Special Category States
The Special Category states was introduced in 1969. So far extended to 11 states including seven North East states viz. Arunachal Pradesh, Assam, Manipur, Meghalaya, Mizoram, Nagaland and Tripura and the border states of Himachal Pradesh, Jammu and Kashmir and Sikkim as well as Himalayan state of Uttarakhand.
Special category status enhances the resource capability of the state by altering the mix of Centre-state contribution for centrally-sponsored schemes. It frees state resources, enabling access to external funds, and the associated tax breaks with a sunset clause incentivizes private investments.
Special Category states are not a constitutional prerogative. The category has been devised by the Government to pay attention to the many problems apart from the financial viability of these states. Almost all of them have a hilly and difficult terrain and very low level of infrastructural development. Most of them have significant tribal population. Almost all of them are border States with considerable international borders. Most of them are poor and have very own low revenue resources.
- These states are given favored treatment in respect of plan financing and financial devolutions.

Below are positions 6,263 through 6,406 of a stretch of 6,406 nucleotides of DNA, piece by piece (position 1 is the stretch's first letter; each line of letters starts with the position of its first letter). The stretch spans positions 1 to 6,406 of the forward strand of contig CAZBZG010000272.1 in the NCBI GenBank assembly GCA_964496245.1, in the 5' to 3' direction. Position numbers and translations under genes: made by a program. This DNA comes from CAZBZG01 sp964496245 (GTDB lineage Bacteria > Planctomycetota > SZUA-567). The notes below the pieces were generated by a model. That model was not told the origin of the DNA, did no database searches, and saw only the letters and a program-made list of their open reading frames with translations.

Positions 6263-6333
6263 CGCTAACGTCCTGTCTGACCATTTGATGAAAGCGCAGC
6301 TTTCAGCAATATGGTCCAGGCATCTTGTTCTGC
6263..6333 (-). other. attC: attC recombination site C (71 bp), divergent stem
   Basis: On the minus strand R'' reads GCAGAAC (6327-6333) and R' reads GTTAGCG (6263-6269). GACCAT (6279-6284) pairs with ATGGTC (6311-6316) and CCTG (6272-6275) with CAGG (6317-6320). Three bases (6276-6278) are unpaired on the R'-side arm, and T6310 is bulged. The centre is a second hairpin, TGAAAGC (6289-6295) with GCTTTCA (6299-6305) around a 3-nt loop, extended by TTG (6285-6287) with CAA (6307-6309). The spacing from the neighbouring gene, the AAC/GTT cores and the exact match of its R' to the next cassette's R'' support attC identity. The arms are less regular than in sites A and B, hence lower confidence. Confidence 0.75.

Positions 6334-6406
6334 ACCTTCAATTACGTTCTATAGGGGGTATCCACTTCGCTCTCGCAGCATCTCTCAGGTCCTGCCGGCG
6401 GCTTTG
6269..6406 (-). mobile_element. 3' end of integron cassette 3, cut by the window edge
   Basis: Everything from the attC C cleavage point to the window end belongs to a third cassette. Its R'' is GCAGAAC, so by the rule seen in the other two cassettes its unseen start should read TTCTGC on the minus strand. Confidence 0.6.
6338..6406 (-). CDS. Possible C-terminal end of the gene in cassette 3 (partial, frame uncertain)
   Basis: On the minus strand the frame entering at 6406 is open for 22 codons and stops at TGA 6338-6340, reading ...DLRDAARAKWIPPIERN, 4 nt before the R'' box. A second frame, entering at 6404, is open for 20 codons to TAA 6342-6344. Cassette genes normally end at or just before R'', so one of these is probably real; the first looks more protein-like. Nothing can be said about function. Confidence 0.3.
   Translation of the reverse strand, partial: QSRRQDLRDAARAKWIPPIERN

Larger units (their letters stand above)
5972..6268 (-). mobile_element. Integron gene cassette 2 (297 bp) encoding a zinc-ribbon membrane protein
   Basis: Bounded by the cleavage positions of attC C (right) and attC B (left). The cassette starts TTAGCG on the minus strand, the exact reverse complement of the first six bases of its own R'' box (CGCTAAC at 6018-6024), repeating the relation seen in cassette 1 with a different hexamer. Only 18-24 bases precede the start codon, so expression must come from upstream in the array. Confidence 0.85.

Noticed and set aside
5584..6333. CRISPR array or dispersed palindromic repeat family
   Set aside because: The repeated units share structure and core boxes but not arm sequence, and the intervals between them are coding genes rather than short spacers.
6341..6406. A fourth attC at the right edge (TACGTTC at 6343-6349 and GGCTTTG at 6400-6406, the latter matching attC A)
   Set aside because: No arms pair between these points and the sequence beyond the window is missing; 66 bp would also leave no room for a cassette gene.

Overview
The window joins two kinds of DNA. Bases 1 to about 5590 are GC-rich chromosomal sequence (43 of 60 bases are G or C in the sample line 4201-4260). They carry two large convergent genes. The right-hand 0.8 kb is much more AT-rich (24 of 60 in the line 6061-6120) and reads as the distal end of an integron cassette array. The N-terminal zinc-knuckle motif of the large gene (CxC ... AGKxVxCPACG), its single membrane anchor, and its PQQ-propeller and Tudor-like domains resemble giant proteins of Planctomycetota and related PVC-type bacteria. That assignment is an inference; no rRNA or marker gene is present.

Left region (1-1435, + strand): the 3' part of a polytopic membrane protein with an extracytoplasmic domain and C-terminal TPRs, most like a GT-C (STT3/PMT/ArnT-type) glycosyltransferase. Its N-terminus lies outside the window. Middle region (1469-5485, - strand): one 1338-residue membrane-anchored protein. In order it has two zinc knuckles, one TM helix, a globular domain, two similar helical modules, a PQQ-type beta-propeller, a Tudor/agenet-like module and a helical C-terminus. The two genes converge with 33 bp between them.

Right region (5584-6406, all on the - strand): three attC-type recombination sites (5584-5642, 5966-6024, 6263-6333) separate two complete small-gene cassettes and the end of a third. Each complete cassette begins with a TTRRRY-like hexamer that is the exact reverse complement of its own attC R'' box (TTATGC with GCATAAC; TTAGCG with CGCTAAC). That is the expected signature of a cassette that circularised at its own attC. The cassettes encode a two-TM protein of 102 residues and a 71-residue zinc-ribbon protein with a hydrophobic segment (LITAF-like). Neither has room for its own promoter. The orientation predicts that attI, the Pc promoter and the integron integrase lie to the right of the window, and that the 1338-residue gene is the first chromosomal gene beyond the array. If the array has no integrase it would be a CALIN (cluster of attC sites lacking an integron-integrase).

- According to the Gadgil formula for devolution of Central assistance for States plan as approved by the National Development Council, 30 per cent of the total funds is earmarked for Special Category States.
- Further, as against the composition of Central assistance of 30 per cent grant and 70 per cent loan for major States (characterized as non-special category States), special category States receive 90 per cent plan assistance as grant and just 10 per cent as loan.
- Similar favored treatment is received by the special category States in the hands of the Finance Commission in respect of devolution of Central tax revenues. High levels of devolution by the Planning Commission and the Finance Commission compensate for the very fragile own revenue basis of these States.
Backward Region Grants Fund is NOT applicable to only special category states. Backward Regions Grant Fund (BRGF), which began in 2006-07, addresses backwardness on multiple criteria covering 272 districts. This programme is now delinked from central support and states themselves implement it.